Why the SEC Dominates College Football, in Six Charts

A team from the Southeastern Conference has won college football’s championship for seven seasons in a row. On Jan. 6, against Florida State University, Auburn University will try to make it eight. That the SEC is the strongest conference in college football is now a settled matter for all but the most feverish Big Ten boosters.

The question of why remains a subject of rabid debate. Pinning down the source of the SEC’s greatness is a chicken-and-egg problem. The SEC wins because its schools have big sports budgets. Its schools have big sports budgets because they win. And round and round we go. The search for a first cause often ends in mythology. It’s a Southern pride thing!  Nick Saban sold his soul to the devil!

Hereat the risk of vitriol from all corners and with a debt to Ray Glier’s book, How the SEC Became Goliath—is a rudimentary attempt to answer the question in six charts.

The SEC’s virtuous cycle begins with demand. Its football teams have the most fans in the stadiums:

They also have the most fans watching from home:

These legions of fans are ultimately the source of the money that flows into SEC athletic department coffers from ticket sales, licensing, and—most of all—the sale of media rights. Schools spend it on coaches, engaging in bidding wars to get and keep top talent. The chart below shows average head coach pay. (Strength and conditioning coaches, too, can make hundreds of thousands of dollars at the top SEC schools, according to Glier, but that’s not shown here.)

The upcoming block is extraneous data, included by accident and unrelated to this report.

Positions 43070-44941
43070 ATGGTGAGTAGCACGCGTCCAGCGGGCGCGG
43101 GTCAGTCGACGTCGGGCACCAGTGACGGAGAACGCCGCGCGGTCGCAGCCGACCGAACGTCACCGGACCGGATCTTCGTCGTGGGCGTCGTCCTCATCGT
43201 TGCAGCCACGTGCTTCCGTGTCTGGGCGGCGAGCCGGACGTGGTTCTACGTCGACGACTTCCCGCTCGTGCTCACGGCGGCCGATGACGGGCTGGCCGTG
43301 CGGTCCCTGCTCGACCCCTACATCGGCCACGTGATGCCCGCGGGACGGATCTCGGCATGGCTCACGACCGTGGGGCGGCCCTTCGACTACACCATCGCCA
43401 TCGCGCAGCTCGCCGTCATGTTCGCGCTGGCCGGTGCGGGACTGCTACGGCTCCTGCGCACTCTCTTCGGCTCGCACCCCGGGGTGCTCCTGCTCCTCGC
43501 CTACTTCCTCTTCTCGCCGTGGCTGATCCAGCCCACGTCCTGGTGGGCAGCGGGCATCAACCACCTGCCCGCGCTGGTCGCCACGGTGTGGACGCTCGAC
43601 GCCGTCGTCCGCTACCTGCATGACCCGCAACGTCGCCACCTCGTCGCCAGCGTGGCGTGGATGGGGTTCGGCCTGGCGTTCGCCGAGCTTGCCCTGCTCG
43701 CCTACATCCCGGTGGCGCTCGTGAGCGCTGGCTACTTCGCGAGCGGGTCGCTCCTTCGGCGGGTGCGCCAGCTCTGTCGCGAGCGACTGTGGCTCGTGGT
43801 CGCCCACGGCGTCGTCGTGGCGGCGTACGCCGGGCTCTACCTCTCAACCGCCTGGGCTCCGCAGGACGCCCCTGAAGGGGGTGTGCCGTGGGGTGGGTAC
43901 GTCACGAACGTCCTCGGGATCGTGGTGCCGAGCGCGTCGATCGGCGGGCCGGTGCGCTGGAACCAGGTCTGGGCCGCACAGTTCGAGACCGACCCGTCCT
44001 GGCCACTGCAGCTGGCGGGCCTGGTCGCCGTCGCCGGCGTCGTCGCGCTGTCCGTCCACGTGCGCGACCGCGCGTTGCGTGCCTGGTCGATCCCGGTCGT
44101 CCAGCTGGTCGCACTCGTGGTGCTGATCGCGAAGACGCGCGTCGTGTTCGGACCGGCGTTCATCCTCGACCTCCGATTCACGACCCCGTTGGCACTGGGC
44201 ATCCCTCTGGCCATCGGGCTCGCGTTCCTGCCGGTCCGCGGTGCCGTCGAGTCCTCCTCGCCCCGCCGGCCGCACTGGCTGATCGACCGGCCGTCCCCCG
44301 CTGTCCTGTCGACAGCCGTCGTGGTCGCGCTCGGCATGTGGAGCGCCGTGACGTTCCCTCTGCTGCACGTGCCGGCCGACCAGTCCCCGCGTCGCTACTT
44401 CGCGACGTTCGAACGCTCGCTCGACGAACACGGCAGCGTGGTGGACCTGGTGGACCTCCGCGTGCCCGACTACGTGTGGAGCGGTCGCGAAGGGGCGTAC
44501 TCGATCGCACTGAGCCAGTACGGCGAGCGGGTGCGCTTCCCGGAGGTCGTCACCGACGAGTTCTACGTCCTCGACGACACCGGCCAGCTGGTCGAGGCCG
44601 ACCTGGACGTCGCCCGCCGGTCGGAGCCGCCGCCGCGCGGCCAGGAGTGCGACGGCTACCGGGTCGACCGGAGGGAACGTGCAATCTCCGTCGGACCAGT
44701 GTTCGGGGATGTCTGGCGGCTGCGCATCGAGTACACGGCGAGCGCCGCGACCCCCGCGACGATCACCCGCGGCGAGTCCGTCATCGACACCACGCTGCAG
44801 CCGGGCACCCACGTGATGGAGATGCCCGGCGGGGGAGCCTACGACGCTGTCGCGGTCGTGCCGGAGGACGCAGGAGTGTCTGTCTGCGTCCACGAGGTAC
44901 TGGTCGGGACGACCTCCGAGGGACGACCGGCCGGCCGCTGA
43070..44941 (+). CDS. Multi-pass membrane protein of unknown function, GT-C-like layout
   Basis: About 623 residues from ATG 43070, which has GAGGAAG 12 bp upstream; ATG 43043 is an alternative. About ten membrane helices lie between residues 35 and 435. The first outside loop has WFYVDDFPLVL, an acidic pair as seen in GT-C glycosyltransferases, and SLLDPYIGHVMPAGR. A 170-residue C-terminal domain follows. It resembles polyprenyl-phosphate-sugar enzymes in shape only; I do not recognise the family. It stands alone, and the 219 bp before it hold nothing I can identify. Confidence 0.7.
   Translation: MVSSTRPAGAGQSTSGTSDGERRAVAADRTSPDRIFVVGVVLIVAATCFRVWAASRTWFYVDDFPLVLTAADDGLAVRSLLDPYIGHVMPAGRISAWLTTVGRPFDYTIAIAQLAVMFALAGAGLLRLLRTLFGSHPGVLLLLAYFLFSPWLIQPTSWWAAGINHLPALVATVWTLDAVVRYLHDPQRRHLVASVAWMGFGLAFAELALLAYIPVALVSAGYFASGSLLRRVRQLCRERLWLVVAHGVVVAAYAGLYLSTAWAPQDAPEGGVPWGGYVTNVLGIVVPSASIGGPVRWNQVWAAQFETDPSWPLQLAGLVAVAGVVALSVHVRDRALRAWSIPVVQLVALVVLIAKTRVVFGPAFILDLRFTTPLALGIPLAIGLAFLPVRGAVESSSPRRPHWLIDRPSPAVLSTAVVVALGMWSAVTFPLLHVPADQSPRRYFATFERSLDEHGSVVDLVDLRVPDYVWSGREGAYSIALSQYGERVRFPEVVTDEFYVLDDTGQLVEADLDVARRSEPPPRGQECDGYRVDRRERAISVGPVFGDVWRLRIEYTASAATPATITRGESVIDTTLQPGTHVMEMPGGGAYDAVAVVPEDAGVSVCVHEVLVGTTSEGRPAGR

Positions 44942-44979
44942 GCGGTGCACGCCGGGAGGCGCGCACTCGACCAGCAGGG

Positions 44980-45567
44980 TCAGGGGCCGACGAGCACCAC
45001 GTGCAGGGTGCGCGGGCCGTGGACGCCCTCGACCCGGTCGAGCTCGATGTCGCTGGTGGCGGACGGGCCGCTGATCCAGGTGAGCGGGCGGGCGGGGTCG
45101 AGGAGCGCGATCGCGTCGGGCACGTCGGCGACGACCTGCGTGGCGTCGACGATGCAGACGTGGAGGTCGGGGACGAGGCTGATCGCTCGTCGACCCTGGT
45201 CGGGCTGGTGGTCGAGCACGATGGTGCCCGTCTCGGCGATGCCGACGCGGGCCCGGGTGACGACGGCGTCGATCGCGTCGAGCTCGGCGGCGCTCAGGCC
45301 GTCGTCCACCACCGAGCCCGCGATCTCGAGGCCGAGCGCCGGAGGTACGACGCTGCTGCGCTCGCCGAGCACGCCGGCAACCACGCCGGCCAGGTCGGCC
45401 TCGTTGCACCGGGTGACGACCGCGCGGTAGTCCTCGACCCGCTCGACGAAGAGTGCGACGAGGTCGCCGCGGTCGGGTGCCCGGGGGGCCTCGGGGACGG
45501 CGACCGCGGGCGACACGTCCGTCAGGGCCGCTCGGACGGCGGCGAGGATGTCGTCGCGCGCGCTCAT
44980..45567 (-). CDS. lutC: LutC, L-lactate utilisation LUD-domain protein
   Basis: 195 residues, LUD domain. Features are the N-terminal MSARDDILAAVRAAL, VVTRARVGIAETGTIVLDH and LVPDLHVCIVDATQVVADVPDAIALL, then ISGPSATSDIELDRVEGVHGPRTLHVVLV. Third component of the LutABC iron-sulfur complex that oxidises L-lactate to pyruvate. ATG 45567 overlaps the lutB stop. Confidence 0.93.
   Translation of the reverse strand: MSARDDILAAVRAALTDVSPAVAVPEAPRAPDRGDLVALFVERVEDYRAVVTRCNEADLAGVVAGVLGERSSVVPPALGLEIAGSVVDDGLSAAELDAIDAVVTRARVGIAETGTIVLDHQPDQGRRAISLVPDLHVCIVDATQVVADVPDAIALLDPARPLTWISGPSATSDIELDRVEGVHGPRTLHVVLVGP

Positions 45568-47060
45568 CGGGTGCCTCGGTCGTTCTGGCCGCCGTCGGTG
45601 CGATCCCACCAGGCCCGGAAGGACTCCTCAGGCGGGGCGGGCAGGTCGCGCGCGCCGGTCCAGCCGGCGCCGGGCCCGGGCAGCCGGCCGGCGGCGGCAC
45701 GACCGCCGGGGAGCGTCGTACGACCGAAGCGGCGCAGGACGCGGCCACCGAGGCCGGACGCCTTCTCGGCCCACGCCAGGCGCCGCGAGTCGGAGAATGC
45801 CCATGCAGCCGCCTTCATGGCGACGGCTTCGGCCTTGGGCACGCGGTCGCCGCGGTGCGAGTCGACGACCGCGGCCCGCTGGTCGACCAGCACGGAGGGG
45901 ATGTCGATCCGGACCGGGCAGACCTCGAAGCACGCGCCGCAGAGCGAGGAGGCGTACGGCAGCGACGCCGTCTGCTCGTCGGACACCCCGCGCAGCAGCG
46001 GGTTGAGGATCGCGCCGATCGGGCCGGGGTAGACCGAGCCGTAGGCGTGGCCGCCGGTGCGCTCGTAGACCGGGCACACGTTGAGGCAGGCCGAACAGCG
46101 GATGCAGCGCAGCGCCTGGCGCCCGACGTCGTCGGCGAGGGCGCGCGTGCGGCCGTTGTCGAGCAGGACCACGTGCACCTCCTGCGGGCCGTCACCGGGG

Schools also spend millions on lavish athletic facilities that make them more attractive to recruits. According to the Delta Cost Project on Postsecondary Education Costs, the SEC spends the most (PDF), at $163,931 per athlete in 2010. The Big 12 comes in second at $131,286. Below is a further way to measure how SEC schools lead the pack in resources. It shows the top 25 U.S. colleges and universities by the amount of money their athletic departments generate, per undergraduate—money that’s then available to be spent on facilities, coaching, equipment, and so forth. Ten of the top 25 are SEC schools:

The most powerful recruiting promise of all is a pipeline to the NFL. And the Southeast is by far the most fertile territory in the United States for finding and grooming NFL players. The chart below shows the top 14 states (plus Washington D.C.) by number of first- and second-round NFL draft picks since 2000, per million residents. (Thanks to Alex Bresler at Aragorn for the player data.) Seven are states with SEC schools whose football teams make a point of signing the best players born in their backyards.

As they scour high schools from South Carolina to Louisiana, SEC coaches value size and strength above all. In title game after title game, SEC teams have out-muscled smaller teams built around quality at “skill positions,” primarily quarterback and receiver. “It is big people beating up little people,” Glier writes in How the SEC Became Goliath. Below are the top five teams in college football by the average weight of players on the roster in 2013. Guess which conference has three of them.